(8)Be very careful when downloading files or any programs from the internet, pay attention on the instructions while downloading it. Downloading may sometimes cause error on the system registry or the entire computer system (one example, my nephew got his computer badly infected with viruses because of heavy downloading of games and music! – I guess!)

(9)Be careful with files that come from a floppy disk or any other external storage when you open it in your CD ROM of floppy drive. You should know its source, or better yet, when you insert it, have it scanned with your anti-virus program before you open the files.

(10)Run defragmentation, disk clean up, registry scanner at least once a week. You can find defragmentation by simply pointing your mouse on drive C: (which is usually the hard disk main logical drive)> right click the mouse>click on properties>click on tools>click on defragment now!

There are so many shareware on the internet that you can get for free! (that is the reason it is a shareware!). Keeping your computer healthy can make you more productive (if you have a business!) or it will make you enjoy more surfing and browsing the internet!

About The Author

Ms. Mcbanon is an experienced Medical Biller and Coder based in New York. A graduate of Bachelor Science in Computer Engineering. A Medical Practice Billing Consultant

How Computer Viruses Work and How to Protect Your Church Computer

Many people are afraid of tinkering with their computers because of the fear that they might inadvertently introduce a computer virus into the church computer system.

Computer viruses have become the technological boogeyman that scares computer users all over the world. Especially in church administration networks. We have all heard of how dangerous computer viruses are and how it can damage your data. Which is why you should go to every length to secure your church data. Of course, aided by the bloated images Hollywood movies paint with regards to computer viruses, a big majority now have this insane (but mostly unfounded) fears about it.

It is true that computer viruses are dangerous. Anyone who has lost vital information in their computers because of a computer virus will know how big a damage it can cause. But computer viruses are not these insidiously little pieces of code that could wreak havoc on the world. If you know what to do when you get a virus in your computer then you can definitely limit, if not totally stop, the damage it can cause.

But what is a computer virus? Well, it is a software with a small imprint that would usually attach itself on to a legitimate program or software. Every time this program is executed the virus is also executed and it tries to reproduce itself by attaching to other programs or it immediately starts affecting the computer. A computer virus and email virus basically have the same modus operandi, the difference though is that an email virus would attach itself to an email message or automatically send itself using the addresses in the address book in order to infect the people who receive the email.

A computer virus is usually embedded in a larger program, often a legitimate piece of software. The virus will be run when the legitimate software is executed. The computer virus would load itself into the memory of the computer and then it will seek out any programs where it can likely attach itself. When a likely program is found then the virus would modify the file in order to add the virus’ code to the program. The virus would usually run before the actual legitimate program runs. In fact, the virus would usually perform the infection first before it commands the legitimate program to run. This process is so fast that no one would even notice that a virus was executed. With two programs now infected (the original program and the first infected program), the same process would be repeated whenever either program is launched worsening the level of infection. Be extra careful when you download software onto the church computers, you never know when you might infect the system with a virus.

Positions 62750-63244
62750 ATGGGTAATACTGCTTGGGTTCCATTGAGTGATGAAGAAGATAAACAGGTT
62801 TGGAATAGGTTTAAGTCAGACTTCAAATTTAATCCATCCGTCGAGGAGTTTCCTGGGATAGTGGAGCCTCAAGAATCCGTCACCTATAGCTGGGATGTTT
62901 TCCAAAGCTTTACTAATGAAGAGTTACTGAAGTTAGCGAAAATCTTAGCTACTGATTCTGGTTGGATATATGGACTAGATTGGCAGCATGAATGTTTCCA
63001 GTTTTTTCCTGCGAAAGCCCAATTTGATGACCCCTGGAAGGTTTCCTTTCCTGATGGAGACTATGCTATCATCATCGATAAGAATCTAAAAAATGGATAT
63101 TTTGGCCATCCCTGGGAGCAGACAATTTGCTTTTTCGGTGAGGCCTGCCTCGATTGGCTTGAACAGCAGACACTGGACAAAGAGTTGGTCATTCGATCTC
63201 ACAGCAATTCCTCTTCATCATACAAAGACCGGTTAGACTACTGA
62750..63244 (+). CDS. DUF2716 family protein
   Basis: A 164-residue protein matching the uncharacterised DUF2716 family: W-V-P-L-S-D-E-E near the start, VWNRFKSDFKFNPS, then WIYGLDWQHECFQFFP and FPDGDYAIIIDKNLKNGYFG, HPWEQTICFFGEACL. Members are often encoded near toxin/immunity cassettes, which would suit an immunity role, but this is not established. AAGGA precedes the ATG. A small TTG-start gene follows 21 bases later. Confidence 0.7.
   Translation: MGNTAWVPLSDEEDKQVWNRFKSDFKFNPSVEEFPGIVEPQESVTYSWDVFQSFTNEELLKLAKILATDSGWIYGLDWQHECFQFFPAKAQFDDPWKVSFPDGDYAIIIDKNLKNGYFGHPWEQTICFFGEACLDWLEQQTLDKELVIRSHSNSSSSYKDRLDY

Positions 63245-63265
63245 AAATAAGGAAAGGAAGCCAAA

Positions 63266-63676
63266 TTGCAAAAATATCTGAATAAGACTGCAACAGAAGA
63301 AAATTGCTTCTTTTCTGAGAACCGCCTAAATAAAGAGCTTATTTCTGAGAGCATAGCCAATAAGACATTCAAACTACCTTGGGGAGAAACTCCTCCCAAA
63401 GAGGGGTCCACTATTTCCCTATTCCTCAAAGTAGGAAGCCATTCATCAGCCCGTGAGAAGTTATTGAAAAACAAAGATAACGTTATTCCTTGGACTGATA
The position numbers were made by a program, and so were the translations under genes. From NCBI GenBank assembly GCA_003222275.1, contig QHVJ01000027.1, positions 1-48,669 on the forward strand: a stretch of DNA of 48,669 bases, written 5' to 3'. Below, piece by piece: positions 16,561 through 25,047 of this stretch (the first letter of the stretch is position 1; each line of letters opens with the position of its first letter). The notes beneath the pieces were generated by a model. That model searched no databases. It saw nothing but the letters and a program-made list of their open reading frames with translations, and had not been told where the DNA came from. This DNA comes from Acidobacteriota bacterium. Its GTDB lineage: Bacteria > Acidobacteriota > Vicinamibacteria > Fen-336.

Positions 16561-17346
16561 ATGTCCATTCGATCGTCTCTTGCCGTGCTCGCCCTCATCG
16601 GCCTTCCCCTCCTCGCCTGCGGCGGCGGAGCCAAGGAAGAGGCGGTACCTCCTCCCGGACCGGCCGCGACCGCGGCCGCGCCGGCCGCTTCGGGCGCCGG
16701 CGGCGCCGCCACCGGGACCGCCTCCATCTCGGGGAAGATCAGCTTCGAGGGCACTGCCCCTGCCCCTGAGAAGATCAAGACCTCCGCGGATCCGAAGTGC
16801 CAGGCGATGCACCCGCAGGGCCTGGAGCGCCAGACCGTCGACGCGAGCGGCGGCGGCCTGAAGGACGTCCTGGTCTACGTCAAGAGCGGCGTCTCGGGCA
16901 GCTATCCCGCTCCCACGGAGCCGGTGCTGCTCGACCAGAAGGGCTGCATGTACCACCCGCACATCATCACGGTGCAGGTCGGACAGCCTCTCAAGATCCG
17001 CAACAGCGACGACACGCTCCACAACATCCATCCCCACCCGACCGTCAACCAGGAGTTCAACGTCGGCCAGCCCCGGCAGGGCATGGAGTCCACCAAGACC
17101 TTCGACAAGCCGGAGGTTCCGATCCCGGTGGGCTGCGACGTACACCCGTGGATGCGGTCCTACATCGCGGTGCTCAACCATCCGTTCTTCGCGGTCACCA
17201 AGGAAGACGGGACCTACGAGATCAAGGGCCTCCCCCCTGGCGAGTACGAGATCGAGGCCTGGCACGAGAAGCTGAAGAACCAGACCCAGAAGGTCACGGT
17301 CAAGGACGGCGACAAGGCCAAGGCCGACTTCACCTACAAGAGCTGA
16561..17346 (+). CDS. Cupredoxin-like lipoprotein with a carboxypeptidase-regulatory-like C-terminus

After the infection phase, or even within the middle of the process of infection, the virus would usually start its attack on the system. The level of attack can range from silly actions like flashing messages on the screen to actually erasing sensitive data.

Fortunately, there are steps that you can do in order to protect your computer from viruses. Among the steps that you can take are:

* The simplest way to avoid a virus is to install a legitimate and effective antivirus program in your computer. The antivirus program is designed to look out for any kind of activity that could be seen as similar to a virus attack or infestation and it automatically stops it.

* You can opt to use a more secure operating system in your computer. For example, Unix is a secure operating system because the security features built into it prevents a virus from actually doing what it is programmed to do.

* Enable Macro Virus Protection in all of the Microsoft applications resident in your computer. Additionally, you should avoid running macros in a document unless you have a good idea of what these macros are going to do.

* Avoid using programs that you have downloaded on the internet especially when they come from dubious sources.

* Never open an email attachment that contains an executable file – these are files with the EXE, COM and VBS extensions.

About The Author

Matt Gundesen is a certified expert in the field of antivirus software